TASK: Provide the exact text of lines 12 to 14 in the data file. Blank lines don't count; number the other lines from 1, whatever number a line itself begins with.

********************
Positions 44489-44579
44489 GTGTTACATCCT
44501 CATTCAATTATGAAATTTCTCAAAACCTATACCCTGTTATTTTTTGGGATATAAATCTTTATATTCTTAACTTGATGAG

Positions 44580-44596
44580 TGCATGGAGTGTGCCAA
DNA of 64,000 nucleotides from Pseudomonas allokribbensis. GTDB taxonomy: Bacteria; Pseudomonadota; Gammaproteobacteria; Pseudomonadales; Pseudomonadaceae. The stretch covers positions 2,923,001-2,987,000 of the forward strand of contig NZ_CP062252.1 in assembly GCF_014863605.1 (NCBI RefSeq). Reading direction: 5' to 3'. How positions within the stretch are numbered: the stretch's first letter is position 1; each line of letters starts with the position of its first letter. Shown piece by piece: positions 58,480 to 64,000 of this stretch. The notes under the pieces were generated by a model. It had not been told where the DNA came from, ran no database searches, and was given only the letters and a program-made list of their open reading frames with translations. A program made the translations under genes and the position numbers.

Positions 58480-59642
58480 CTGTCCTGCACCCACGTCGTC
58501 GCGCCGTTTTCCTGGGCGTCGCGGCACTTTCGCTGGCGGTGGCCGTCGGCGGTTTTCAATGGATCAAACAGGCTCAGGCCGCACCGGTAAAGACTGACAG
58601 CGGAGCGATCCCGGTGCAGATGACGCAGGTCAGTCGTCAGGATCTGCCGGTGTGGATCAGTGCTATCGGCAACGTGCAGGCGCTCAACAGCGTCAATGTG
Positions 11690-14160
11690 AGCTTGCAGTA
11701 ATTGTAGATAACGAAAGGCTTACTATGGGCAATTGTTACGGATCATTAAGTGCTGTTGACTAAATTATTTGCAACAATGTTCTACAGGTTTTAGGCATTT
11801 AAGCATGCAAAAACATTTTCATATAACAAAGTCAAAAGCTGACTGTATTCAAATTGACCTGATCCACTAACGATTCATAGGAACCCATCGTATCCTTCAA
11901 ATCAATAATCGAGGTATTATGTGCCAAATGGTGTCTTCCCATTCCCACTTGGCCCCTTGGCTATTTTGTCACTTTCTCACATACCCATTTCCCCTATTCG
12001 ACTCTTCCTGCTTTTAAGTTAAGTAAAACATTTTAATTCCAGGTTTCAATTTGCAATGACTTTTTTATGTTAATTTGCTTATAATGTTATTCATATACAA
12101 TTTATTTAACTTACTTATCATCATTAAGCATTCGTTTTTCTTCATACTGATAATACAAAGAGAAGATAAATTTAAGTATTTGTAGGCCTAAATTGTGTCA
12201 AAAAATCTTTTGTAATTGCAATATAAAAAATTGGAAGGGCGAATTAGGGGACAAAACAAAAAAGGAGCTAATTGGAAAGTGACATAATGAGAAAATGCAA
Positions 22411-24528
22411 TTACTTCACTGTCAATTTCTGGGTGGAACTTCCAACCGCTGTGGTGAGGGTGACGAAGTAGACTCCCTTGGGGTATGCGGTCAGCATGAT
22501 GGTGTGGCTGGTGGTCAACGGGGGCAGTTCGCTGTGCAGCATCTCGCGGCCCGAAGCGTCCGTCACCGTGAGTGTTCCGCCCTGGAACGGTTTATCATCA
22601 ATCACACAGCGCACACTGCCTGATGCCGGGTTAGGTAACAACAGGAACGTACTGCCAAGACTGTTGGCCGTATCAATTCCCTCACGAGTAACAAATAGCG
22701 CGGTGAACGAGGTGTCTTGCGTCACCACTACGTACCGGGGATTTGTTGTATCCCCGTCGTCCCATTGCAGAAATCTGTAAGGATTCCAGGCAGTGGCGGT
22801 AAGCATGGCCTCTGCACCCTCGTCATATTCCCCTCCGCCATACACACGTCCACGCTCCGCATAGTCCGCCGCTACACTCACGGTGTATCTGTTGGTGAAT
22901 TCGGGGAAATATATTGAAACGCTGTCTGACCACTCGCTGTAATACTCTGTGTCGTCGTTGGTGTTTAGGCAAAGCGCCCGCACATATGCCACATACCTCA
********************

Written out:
11690 AGCTTGCAGTA
11701 ATTGTAGATAACGAAAGGCTTACTATGGGCAATTGTTACGGATCATTAAGTGCTGTTGACTAAATTATTTGCAACAATGTTCTACAGGTTTTAGGCATTT
11801 AAGCATGCAAAAACATTTTCATATAACAAAGTCAAAAGCTGACTGTATTCAAATTGACCTGATCCACTAACGATTCATAGGAACCCATCGTATCCTTCAA